Troubleshooting clusters

If you experience problems with using Backup Exec in a cluster environment, review the questions and answers in this section.

Table: Cluster troubleshooting questions and answers



After I recovered my cluster and all shared disks, the cluster service will not start. Why won’t it start and how can I get it started?

The cluster service may not start because the disk signature on the Quorum disk is different from the original signature. If you have the Microsoft 2000 Resource Kit use Dumpcfg.exe or Clusterrecovery from the Microsoft 2003 Resource Kit to replace the disk. For example, type:

dumpcfg.exe /s 12345678 0

Replace 12345678 with the disk signature and replace 0 with the disk number. You can find the disk signature and the disk number in the event log.

If you do not have the Microsoft 2000 Resource Kit, you can use -Fixquorum to change the Quorum disk signature.

See Changing the Quorum disk signature.

I used the Checkpoint Restart option for my backups. During one of my backups, a Microsoft cluster failover occurred. Multiple backup sets were created. When I try to verify or restore using these backup sets, an “Unexpected End of Data” error occurs on the set that contains the data that was backed up prior to the failover. Why does this occur? Is my data safe?

You received this error because failover occurred in the middle of backing up the resource, therefore the backup set was not closed on the media. However, the objects that were partially backed up in the first backup set were completely backed up again during restart, ensuring data integrity. Therefore, all of the objects on the media for the given backup set should still be restored and verified.

I clustered a primary SAN server with a secondary SAN server. Now the device and media service on the secondary server fails. Why?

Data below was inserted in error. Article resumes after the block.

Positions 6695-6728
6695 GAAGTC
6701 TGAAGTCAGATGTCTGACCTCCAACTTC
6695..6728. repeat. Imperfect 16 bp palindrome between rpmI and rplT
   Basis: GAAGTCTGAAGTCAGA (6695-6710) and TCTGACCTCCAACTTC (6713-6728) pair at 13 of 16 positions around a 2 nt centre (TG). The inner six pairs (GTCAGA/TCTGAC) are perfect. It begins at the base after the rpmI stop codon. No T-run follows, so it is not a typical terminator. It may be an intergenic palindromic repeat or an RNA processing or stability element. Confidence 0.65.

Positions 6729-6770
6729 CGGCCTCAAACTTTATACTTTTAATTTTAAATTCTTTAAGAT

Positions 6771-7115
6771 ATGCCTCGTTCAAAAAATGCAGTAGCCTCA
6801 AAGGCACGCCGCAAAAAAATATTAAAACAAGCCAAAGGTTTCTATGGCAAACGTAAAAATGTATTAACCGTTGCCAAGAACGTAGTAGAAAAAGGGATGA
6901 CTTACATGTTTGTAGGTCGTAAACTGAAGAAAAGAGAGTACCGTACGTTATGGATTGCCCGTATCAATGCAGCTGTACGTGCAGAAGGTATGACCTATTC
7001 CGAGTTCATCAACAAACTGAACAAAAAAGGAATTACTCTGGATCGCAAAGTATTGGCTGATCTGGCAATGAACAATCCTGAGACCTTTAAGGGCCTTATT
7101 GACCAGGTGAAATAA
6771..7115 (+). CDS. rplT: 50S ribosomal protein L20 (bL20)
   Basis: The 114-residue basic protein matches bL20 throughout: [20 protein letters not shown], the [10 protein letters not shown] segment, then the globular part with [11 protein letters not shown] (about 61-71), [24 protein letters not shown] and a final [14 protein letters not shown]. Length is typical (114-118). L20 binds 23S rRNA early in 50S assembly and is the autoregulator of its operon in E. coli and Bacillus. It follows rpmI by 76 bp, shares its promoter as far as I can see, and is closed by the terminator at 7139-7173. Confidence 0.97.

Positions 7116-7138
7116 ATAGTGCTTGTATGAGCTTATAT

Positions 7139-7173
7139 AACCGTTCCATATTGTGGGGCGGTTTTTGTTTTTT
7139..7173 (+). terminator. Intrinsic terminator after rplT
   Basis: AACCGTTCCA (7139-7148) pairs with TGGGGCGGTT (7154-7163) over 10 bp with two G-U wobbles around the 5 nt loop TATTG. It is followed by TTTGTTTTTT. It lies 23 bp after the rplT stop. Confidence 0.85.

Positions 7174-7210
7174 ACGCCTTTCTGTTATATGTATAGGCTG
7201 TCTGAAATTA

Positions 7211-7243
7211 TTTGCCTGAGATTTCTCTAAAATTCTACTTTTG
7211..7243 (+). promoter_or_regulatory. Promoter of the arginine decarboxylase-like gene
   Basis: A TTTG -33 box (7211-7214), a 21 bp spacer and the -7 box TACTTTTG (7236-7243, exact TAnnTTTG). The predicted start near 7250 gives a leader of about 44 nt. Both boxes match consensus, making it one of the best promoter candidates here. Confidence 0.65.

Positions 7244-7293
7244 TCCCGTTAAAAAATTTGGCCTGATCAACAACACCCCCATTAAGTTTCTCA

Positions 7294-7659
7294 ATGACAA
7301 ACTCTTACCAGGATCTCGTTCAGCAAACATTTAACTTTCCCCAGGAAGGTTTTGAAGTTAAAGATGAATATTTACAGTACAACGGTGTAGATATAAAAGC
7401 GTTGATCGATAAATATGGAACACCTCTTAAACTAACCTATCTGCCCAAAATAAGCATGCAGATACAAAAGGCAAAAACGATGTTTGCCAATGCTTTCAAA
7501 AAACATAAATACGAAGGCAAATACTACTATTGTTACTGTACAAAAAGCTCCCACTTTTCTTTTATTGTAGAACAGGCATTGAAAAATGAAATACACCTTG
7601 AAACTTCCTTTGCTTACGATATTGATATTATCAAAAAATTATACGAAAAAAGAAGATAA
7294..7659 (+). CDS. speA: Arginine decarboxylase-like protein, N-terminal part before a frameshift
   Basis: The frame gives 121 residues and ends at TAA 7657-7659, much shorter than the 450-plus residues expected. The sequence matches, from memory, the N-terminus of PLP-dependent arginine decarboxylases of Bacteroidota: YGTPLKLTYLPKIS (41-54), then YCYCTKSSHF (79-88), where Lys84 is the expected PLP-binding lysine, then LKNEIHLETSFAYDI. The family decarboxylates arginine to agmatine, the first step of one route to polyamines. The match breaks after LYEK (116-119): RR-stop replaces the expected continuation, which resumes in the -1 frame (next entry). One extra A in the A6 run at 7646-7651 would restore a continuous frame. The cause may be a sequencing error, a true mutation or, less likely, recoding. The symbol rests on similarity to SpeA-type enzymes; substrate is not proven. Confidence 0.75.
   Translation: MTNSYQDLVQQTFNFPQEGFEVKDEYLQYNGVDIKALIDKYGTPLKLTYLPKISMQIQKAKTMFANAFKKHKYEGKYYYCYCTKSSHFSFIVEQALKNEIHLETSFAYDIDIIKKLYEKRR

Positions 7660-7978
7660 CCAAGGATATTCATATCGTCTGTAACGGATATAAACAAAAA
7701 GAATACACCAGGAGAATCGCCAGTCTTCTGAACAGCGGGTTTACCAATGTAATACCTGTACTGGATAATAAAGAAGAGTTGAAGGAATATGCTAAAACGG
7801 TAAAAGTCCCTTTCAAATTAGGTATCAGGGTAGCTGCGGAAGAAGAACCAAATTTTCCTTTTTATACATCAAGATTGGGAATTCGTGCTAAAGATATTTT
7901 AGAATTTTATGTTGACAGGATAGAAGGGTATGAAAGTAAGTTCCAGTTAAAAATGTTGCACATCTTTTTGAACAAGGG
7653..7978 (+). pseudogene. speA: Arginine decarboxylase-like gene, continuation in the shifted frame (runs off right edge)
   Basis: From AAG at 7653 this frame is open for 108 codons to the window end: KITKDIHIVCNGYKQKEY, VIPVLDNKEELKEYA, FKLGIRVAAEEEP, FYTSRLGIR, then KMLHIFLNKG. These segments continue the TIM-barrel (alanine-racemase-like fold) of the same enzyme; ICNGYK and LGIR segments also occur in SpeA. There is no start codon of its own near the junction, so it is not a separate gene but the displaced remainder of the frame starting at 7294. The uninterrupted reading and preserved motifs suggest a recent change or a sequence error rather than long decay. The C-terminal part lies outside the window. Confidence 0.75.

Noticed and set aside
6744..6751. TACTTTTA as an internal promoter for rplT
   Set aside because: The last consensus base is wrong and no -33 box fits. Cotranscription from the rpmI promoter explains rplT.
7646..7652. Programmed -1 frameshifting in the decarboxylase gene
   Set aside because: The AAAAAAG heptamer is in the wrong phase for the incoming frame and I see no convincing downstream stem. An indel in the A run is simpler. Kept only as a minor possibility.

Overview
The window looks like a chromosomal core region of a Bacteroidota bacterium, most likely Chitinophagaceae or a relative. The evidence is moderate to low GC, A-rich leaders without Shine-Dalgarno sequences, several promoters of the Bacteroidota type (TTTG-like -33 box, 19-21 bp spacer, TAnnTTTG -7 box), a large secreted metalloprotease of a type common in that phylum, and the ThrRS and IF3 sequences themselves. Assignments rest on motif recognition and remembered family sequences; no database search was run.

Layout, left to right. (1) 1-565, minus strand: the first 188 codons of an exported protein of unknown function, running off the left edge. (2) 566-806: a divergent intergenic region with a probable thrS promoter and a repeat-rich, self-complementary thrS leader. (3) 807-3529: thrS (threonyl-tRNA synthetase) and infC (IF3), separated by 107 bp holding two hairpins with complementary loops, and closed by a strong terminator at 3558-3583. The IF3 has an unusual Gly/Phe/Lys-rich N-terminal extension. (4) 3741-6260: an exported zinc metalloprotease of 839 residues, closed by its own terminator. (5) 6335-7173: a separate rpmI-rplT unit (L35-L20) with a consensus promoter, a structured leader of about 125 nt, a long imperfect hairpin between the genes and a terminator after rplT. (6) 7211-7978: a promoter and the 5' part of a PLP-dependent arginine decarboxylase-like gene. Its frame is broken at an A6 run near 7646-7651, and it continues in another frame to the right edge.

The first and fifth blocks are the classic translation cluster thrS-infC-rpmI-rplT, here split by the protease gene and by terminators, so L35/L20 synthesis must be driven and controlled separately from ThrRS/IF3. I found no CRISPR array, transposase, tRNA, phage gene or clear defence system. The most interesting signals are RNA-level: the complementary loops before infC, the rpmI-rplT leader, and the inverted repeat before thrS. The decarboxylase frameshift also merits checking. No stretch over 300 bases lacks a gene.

This occurs when the secondary server becomes the active node and attempts to connect to the Backup Exec database on the primary server, which is no longer available. To correct this, you must use the Backup Exec Utility (BEUTILITY.EXE) or reinstall the secondary server to be a primary server.

An Advanced Disk Based backup failed due to the application virtual server failover. How do I clean up Veritas Storage Foundation for Windows cluster disk groups and their associated volumes?

If the application virtual server fails when you use Veritas Storage Foundation for Windows (SFW) snapshot provider to perform an advanced disk-based backup, the backup job will fail. The original cluster disk group that the snapped volumes belong to has moved from the primary node to a secondary node and the snapped volumes will not be able to resynchronize with the original volumes.

The following is a description of the steps that occur for an advanced disk-based backup:

  • The snapped volumes are split from the original volumes.

  • The previously split snapped volumes are placed into a new cluster disk group.

  • The new cluster disk group is removed from the physical node where the production virtual server is currently online and then added to the Symantec Backup Exec media server.

  • The new cluster disk group will eventually be removed from the media server and then added back into the physical node where it previously resided, regardless of where the production virtual server is currently located.

  • The new cluster disk group joins the original cluster disk group if it is located in the same node.

  • The snapped volumes resynchronize with the original volumes.

During this process if the production virtual fails over from the currently active node to a secondary node, the new cluster disk group cannot rejoin the original cluster disk group.

See Manually joining two cluster disk groups and resynchronizing volumes.

After I performed a manual failover of a Veritas cluster resource, my backup jobs hang. Why won’t the backup jobs terminate?

If a manual failover of a Veritas cluster resource occurs, Veritas Cluster Server does not dismount MountV resources if there are open handles. It is recommended that all backup jobs complete before performing a manual failover. If a backup job does hang, you must manually cancel the job before you can complete a manual cleanup process.

Troubleshooting clusters